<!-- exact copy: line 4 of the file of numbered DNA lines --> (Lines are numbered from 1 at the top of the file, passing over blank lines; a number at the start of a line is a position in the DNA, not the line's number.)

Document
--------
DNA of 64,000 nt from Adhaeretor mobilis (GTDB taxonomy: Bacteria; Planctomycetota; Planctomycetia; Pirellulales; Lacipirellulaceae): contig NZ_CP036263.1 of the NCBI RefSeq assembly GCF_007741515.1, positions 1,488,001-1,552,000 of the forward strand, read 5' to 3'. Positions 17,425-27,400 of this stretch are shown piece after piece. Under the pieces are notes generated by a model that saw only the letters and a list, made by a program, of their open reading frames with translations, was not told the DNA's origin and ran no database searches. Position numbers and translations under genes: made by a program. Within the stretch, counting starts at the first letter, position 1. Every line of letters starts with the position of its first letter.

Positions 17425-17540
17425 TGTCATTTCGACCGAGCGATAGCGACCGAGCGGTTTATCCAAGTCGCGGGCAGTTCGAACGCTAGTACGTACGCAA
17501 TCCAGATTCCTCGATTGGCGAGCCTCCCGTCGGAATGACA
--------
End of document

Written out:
17501 TCCAGATTCCTCGATTGGCGAGCCTCCCGTCGGAATGACA